By Matt Miller  | September 24, 2010; 8:24 PM ET
Categories:  Miller  | Tags:  Matt Miller  
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Comments

As a high school student in New Jersey,I am very annoyed at how money is being allocated. My school is fairly decent, but with our high performance, we get awarded with budget cuts. My school district has been efficient even though we spend $10,000 less per student than Newark schools. Somehow, educators think that due to our efficiency, we can handle losing funding to help out the schools with poor performance. This has been going on for a while, but this year, I TOTALLY DO NOT SEE THE POINT. What kind of mindset are they trying to teach us? If you work hard, you'll lose money, but if you do poorly, you'll receive money??!?!?!? Clearly, money is NOT the solution for Newark. It's the education system itself that needs to be restructured. There have been cases in struggling schools where teachers tell special ed students not to come to school on the day of standardized testing, and even instances where the teachers correct the tests before handing them in. Yes, it must be difficult providing education in a tough environment, but that is even more reason why that we should stop channeling so much money in what is obviously an ineffective method of schooling. Schools in Newark have to stop using increased funding as a crutch, and start pulling in the reins in the classroom. Going easy on students due to their lower social/economic status is a disservice to the students and the community.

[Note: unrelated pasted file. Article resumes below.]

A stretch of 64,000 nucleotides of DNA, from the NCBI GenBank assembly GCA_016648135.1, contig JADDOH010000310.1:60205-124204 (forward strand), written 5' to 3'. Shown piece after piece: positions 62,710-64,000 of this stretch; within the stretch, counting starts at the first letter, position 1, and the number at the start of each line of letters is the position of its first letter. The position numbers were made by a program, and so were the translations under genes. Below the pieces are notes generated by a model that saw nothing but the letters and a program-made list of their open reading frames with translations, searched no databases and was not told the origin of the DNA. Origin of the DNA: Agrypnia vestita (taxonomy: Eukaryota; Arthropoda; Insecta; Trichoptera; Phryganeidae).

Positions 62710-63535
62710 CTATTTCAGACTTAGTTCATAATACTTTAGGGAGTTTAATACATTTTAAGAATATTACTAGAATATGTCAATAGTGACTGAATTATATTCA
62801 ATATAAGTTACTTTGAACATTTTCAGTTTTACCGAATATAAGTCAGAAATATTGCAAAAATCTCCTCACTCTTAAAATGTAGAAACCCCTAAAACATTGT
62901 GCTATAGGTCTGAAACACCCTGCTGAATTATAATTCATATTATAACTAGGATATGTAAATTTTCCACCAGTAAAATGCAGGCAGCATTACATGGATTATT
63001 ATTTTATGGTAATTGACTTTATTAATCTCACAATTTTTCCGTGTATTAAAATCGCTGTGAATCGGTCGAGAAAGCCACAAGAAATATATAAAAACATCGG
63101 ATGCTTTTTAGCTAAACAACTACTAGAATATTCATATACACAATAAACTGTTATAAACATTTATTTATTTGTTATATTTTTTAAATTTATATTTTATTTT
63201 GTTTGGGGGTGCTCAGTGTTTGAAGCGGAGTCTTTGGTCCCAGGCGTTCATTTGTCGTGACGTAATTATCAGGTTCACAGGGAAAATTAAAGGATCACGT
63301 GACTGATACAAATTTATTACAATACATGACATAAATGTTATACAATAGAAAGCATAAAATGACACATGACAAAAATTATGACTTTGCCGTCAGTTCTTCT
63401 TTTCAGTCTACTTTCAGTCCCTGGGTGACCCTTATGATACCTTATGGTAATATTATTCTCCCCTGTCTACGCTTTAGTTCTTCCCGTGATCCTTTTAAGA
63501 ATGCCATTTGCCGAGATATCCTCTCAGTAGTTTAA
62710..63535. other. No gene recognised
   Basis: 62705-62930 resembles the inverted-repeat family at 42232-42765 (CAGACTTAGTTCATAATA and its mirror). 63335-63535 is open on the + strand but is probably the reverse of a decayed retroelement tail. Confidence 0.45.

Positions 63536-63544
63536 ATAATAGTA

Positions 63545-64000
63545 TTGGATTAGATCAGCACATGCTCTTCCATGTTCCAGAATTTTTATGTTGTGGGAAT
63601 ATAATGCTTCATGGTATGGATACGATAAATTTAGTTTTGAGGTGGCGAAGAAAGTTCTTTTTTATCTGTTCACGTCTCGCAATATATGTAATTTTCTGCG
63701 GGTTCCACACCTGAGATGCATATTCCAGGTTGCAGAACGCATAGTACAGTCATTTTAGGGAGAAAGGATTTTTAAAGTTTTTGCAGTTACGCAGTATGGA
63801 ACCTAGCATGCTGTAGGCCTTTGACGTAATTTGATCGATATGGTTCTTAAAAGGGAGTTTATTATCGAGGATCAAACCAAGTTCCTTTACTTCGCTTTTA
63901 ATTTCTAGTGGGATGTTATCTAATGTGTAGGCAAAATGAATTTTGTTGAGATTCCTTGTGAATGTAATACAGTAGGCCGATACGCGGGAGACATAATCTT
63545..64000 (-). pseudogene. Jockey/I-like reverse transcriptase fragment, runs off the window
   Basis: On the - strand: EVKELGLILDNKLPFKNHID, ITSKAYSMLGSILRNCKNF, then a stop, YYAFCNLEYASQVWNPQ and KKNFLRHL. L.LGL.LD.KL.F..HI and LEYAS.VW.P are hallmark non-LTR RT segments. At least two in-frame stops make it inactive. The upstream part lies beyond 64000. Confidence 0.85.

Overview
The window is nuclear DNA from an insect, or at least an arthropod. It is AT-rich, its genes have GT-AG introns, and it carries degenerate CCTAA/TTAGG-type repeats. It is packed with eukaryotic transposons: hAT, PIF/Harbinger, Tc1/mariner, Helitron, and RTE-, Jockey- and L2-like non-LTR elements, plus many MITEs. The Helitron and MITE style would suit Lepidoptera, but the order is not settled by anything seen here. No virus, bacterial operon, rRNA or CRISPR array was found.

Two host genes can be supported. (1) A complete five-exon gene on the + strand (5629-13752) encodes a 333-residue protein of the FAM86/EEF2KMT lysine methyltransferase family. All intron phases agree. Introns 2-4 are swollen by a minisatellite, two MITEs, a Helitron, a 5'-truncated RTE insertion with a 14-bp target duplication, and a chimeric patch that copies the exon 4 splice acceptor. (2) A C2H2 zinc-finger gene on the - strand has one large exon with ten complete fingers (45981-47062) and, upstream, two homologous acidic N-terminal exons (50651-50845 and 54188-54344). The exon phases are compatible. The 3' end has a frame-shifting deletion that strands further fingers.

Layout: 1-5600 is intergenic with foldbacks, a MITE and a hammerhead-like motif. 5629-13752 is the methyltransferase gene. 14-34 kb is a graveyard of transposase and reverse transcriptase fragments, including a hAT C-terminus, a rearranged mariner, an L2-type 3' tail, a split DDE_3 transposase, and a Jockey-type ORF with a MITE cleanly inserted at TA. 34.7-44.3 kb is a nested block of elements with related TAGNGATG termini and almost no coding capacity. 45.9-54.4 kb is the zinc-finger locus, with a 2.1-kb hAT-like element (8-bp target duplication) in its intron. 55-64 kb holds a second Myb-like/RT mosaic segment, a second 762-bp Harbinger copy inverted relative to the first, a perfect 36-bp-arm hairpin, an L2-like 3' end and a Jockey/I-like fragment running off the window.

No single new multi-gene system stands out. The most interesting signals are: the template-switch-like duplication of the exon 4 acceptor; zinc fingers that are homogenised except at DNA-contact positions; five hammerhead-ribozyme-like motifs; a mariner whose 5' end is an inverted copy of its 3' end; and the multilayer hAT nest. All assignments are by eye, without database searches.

And another point: why are special ed students' test scores factored into my higschool's scores when THEY DON'T EVEN GO TO MY SCHOOL. They just live in my district. But kids who live in our district who go to specialized high schools don't get factored into our scores. This is annoying, as it hinders us from receiving funding. I love my school, but the increasing classroom sizes and the elimination of many programs is disheartening.